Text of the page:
But I digress... Assuming you do have insurance, it would be worth the copay to switch to Humalog—or Novolog, or Apidra. These newer school insulins start working faster, peak sooner, and most importantly, clear your system sooner. They're gone from the scene in four hours or less in most folks. Simply put, the action curve matches digestion better than the action curve of the older insulins. Humulin is better than death, of course, but it's a difficult insulin to use. You really need to take it well in advance of your meal, and you generally need a between-meal snack to suck up the residual downstream.

I think you'd like the newer fast-acting insulins a great deal. But if that's just not do-able for you because of the cost, one good take-away point is that your daily daytime lows will just shift to daily nighttime lows. You won't be in any more danger sleeping on the night shift than you are now, because the time when you take your Humulin will change with your shift change. Does that make sense? Your "problem" will change shifts along with your body.

Of course, that assumes I'm right that the rapid insulin is causing your low woes. I don't keep a tally—I suspect my wife does—but I'm probably wrong as often as I'm right, so we need to rule out an overdose of Lantus as the cause of the common daytime lows. I have just the prescription for that, and you need to fill it before you start the night shift.

Sorting out which insulin causes lows can be tricky, so I'm clearing the forest so you can see the trees: I want you to eat super-low carb meals for a week. It gets worse. I also want you to skip one meal every day. Make it a different meal every day. Hey, I never said this would be an easy medicine to swallow. During this time, if you are hanight-shift-nurseving any lows, especially in those long voids following skipped meals, the odds are your Lantus dose is too high and needs to be reduced.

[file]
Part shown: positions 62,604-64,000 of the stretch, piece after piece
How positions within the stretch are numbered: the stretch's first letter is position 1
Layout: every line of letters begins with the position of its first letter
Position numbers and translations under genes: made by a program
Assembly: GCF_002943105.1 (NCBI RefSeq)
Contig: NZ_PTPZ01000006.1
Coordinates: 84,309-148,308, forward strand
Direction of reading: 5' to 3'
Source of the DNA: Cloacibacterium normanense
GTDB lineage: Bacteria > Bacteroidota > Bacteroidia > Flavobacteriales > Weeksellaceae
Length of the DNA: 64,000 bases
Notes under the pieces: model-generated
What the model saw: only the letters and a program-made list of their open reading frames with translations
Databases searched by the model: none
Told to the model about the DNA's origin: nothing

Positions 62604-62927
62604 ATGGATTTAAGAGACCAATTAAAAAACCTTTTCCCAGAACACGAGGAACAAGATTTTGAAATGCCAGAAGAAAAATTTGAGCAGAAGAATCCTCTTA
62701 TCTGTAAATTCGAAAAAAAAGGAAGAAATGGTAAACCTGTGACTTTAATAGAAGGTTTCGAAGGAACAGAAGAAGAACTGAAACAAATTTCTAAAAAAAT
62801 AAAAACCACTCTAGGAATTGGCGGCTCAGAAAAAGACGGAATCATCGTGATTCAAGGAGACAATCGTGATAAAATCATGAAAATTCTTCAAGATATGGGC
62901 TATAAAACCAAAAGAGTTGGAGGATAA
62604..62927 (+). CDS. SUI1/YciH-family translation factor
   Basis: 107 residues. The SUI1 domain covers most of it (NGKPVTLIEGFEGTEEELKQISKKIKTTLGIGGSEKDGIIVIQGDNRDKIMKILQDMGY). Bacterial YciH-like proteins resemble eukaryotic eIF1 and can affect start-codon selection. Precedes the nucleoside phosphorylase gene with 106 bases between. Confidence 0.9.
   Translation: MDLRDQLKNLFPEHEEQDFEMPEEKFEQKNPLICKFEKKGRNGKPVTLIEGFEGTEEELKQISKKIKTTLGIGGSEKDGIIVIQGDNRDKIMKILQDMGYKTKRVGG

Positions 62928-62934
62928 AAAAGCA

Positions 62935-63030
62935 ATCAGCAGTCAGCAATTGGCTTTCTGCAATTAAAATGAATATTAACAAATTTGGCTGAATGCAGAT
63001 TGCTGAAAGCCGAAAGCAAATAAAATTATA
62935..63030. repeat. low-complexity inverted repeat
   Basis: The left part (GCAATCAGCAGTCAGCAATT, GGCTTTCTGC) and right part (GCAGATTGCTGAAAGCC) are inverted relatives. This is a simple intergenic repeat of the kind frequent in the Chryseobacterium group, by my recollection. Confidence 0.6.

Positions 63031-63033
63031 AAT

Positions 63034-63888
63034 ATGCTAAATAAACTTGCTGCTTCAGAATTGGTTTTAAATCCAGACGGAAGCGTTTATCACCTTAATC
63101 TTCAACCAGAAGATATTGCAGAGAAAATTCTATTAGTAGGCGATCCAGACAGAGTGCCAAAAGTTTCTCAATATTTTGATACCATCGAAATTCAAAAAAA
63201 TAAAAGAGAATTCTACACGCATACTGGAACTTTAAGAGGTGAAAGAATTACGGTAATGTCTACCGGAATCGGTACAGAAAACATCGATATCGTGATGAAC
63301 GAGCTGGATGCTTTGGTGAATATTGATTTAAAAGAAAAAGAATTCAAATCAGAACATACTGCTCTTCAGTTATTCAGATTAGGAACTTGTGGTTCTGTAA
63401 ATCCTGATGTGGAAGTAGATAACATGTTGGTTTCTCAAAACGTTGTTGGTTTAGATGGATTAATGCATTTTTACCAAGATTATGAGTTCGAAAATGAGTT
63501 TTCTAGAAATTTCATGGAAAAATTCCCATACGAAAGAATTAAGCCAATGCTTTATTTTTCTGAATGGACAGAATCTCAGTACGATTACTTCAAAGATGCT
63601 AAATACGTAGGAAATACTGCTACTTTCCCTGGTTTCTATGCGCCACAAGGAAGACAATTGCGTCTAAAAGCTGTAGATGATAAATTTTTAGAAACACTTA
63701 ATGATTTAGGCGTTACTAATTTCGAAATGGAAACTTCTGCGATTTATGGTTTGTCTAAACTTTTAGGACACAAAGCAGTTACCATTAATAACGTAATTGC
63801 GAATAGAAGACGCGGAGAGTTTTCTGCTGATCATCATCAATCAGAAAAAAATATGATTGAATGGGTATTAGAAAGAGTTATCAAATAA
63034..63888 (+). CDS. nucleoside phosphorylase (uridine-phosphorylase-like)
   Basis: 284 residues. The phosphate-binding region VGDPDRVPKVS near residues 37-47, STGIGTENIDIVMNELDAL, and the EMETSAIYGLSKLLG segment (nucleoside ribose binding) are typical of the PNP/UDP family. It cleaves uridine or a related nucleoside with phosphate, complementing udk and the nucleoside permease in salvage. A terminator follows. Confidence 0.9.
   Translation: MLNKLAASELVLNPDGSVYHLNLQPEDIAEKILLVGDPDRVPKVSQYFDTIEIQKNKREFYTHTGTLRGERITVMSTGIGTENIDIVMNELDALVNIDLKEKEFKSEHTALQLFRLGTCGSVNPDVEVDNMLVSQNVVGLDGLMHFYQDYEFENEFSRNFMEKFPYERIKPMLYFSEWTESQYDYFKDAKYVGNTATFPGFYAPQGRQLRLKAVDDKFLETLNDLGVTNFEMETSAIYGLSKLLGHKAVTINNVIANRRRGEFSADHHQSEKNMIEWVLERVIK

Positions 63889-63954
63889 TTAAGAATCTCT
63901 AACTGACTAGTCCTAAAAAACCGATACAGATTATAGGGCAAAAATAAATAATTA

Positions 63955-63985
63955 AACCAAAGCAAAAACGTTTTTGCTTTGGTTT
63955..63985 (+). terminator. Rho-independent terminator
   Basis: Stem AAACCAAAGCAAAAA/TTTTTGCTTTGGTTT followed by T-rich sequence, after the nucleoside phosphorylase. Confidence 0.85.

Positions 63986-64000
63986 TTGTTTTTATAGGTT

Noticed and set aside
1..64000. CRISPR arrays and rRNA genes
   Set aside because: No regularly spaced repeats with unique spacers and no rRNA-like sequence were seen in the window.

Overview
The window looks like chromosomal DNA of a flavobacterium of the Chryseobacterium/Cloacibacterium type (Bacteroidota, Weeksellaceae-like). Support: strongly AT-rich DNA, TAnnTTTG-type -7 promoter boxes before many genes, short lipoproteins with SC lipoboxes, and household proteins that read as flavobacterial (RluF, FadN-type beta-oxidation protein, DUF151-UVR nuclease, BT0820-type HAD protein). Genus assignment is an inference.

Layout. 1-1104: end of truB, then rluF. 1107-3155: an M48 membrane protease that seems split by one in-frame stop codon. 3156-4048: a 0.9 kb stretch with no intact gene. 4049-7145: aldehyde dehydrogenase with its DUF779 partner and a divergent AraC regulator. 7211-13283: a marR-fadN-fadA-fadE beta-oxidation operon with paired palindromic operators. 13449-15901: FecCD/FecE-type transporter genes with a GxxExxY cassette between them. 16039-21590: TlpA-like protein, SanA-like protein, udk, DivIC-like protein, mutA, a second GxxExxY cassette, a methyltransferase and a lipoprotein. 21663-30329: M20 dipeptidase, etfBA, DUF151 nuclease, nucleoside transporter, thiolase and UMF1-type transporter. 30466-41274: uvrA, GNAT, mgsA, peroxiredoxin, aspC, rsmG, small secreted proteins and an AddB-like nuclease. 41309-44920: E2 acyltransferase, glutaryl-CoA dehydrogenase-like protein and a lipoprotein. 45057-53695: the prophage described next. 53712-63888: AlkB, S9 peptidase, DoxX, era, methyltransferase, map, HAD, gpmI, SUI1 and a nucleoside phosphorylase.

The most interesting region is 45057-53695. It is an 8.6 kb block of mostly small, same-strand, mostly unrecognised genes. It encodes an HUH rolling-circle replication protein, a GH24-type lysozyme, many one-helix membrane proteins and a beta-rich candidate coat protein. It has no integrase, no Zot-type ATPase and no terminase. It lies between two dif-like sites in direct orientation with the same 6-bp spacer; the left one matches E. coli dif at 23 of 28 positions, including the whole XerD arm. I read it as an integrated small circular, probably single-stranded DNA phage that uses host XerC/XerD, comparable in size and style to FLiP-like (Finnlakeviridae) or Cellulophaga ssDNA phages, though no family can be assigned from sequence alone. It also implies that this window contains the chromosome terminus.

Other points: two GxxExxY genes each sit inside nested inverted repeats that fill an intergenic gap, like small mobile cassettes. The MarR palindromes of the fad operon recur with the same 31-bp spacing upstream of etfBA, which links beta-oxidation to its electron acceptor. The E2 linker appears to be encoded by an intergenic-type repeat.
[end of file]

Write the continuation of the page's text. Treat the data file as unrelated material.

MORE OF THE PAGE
A low that happens well beyond the action of your rapid-acting insulin pretty much has to be caused by your basal insulin instead. Oh, and a word or two more about Lantus, just to cover all the bases. Most folks get by on one Lantus shot a day, but some people need two. If you are a two-shot  person, if humanly possible, be sure you take them close to 12 hours apart and at the same time every day. If your Lantus injection time is all over the place, it can cause stacking of the otherwise fairly flat-action profile of this basal insulin, and that can give you some unexpected lows.

Lastly, on your suggestion of intentional under-dosing for meals to avoid lows: peeing all night long would be the least of your worries. Running high sugars because you are afraid of lows will wreck your body.

Lack of sleep is a minor concern compared to having to go to dialysis three times a week with your seeing-eye dog.


This is not a medical advice column. We are PWDs freely and openly sharing the wisdom of our collected experiences — our been-there-done-that knowledge from the trenches. But we are not MDs, RNs, NPs, PAs, CDEs, or partridges in pear trees. Bottom line: we are only a small part of your total prescription. You still need the professional advice, treatment, and care of a licensed medical professional.

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This content is created for Diabetes Mine, a consumer health blog focused on the diabetes community. The content is not medically reviewed and doesn't adhere to Healthline's editorial guidelines. For more information about Healthline's partnership with Diabetes Mine, please click here.